Nissan’s chief executive, Hiroto Saikawa, is in the toughest fight of his corporate life. And it’s all Carlos Ghosn’s fault.

At least that’s what Saikawa has said for seven months since Ghosn--the architect of the Nissan-Renault-Mitsubishi alliance--was detained by Japanese prosecutors and accused of financial wrongdoing. Saikawa, once a loyal lieutenant to Ghosn, has relentlessly attacked his former mentor’s character and blamed him for myriad woes at Nissan, including failures of corporate governance and its sharp drop in 2018 profit.

But now Saikawa, a lifelong Nissan employee, is facing scrutiny--from shareholders, former colleagues, the press and others--about his own competence and probity.

On Tuesday, he will preside over the company’s first annual meeting since Ghosn’s fall.

At the gathering, Saikawa will almost certainly win reappointment to Nissan’s board, where he has served for 14 years, thanks to support from Renault, which controls over 43 percent of Nissan’s stock. Renault, according to two people familiar with its thinking, has no intention of challenging Saikawa’s leadership of Nissan. And the agreement that binds the two carmakers contains a provision that effectively prevents Renault from interfering in Nissan’s management, including its executive appointments.

But there have been calls for shareholders to vote against him--in part to make a clean break with the company’s troubled past--and Saikawa, 65, faces the embarrassing possibility of holding onto his leadership position by a thin margin.

In an unusual move before this week’s meeting, two proxy advisers sent letters to Nissan shareholders recommending that they oppose Saikawa’s reappointment because of the company’s poor financial performance and questions about how he could not have been aware of some of Ghosn’s actions.

“Even if it is clear to many observers that Ghosn was involved in inappropriate behavior, what is not clear is whether the wrongdoing could really have been conducted by Ghosn and Kelly alone,” ISS Governance, one of the proxy advising firms, wrote in a report. It refers to Greg Kelly, another former Nissan executive who faces charges of hiding Ghosn’s compensation from shareholders.

Saikawa, it continued, “has long been regarded as one of Ghosn’s allies, and therefore, it would be difficult to consider him totally unconnected to Ghosn’s wrongdoing.”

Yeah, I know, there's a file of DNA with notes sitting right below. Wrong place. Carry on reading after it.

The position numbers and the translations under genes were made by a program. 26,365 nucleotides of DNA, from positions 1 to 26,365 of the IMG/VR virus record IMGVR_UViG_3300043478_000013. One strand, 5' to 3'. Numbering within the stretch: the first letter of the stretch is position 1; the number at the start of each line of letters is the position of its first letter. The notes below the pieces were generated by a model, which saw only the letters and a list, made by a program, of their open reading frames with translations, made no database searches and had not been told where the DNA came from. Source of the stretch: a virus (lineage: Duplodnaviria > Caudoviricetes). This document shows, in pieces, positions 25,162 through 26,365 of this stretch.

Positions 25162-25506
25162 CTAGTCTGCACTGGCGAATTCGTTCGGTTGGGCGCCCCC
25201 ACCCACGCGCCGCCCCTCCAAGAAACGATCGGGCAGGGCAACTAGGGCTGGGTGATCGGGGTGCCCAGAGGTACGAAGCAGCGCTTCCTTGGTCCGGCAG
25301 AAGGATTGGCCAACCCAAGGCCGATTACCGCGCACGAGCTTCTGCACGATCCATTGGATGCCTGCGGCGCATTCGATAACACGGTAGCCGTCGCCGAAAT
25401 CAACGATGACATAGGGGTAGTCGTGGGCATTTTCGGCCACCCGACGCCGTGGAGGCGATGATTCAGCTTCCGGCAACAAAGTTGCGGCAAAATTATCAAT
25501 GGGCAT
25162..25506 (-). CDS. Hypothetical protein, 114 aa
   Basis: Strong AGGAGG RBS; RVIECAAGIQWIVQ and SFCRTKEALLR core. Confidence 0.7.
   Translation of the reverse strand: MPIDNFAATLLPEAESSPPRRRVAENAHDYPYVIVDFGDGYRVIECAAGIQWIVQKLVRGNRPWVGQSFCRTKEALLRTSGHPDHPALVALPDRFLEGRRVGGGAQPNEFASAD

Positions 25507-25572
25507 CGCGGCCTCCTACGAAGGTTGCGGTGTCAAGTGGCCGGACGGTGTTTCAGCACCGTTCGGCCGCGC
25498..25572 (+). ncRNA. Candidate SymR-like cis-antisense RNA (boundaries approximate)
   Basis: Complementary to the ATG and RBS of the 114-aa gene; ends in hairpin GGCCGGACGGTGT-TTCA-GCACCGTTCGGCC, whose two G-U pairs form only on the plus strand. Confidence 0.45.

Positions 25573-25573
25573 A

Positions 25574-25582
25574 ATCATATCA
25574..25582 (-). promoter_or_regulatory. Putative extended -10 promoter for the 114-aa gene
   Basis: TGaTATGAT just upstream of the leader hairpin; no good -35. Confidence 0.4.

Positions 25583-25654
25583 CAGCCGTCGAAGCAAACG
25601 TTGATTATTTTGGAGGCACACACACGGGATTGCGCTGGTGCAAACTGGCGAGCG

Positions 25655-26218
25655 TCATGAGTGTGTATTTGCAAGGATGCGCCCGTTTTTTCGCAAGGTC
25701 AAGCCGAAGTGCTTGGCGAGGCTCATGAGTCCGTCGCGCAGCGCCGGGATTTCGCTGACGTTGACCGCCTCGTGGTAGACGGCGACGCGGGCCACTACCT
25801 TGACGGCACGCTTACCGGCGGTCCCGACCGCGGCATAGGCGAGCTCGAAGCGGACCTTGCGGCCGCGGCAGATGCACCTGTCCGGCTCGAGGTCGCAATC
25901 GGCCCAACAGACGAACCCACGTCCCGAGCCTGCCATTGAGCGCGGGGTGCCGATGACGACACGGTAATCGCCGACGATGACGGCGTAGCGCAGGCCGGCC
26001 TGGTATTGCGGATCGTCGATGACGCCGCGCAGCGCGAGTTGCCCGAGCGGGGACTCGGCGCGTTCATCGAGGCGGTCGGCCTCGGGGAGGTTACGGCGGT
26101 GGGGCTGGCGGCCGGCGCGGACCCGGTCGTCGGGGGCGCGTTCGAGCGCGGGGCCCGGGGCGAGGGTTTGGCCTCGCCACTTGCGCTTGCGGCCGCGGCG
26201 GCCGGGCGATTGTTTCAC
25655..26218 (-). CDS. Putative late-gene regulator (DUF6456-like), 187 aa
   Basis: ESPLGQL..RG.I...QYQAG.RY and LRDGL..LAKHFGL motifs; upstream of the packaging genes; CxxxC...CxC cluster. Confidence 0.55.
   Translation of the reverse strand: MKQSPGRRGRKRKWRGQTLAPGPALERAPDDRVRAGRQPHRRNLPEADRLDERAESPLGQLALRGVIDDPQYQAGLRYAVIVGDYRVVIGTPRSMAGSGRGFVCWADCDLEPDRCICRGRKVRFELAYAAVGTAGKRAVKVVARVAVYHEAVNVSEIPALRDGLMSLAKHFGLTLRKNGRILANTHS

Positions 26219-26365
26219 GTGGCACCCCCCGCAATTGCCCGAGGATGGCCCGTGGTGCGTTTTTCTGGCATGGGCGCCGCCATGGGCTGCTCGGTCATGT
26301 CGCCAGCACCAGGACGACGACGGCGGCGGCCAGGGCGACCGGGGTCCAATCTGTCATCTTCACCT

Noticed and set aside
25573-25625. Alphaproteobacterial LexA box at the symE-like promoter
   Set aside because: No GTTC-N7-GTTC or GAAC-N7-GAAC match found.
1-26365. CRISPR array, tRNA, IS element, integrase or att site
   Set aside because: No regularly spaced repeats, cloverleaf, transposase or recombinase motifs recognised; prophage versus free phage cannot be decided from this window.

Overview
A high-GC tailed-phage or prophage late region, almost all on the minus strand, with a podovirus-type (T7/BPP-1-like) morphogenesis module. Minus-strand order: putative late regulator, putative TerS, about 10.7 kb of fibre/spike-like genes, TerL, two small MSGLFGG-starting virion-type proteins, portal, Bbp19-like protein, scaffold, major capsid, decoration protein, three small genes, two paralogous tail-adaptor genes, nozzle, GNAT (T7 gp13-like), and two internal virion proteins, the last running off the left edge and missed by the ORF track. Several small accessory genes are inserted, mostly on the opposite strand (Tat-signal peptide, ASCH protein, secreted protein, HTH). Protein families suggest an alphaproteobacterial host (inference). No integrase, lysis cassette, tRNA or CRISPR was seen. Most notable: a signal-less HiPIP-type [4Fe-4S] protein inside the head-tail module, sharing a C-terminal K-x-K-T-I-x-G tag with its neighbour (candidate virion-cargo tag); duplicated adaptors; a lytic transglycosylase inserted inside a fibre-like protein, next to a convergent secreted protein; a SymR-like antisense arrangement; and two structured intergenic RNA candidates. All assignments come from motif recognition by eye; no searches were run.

Adding to the pressure, in a lengthy interview published this month with the Japanese magazine Bungei Shunju--a journal of literature and politics--Kelly said Saikawa was a “zealous supporter” of Ghosn and “regularly discussed matters that fall under the category of company secrets” with him.

In the interview, which appeared to be half-alibi and half score-settling, Kelly said Saikawa was directly involved in negotiating a deal to pay Ghosn his post-retirement compensation. The allegation raises questions about whether Saikawa was aware of the underreporting of Ghosn’s compensation, one of the central charges against the former Nissan chief, Kelly and the company. Kelly said he and Saikawa presented a document laying out the offer to Ghosn for his approval. Saikawa signed it--a fact confirmed by an independent panel established by Nissan--but Ghosn never did, he said. Kelly was the head of human resources at Nissan as well as a board member.

In addition, Kelly told the magazine that Saikawa had personal money issues and had asked Nissan for financial help to buy a second home in Tokyo. In one instance, Kelly said, Saikawa had Nissan retroactively change the execution date of stock-based compensation in an effort to increase his own earnings--accusations that echoed charges of financial impropriety levied against Ghosn.

Saikawa did not respond to Kelly’s claims with the magazine and Nissan declined to make him available for an interview. He has made no comment about the proxy letters.

In a January news conference, Saikawa acknowledged that the company’s management had a “heavy responsibility” for Nissan’s troubles. He said he was working to put the company in the hands of new management “as soon as possible.”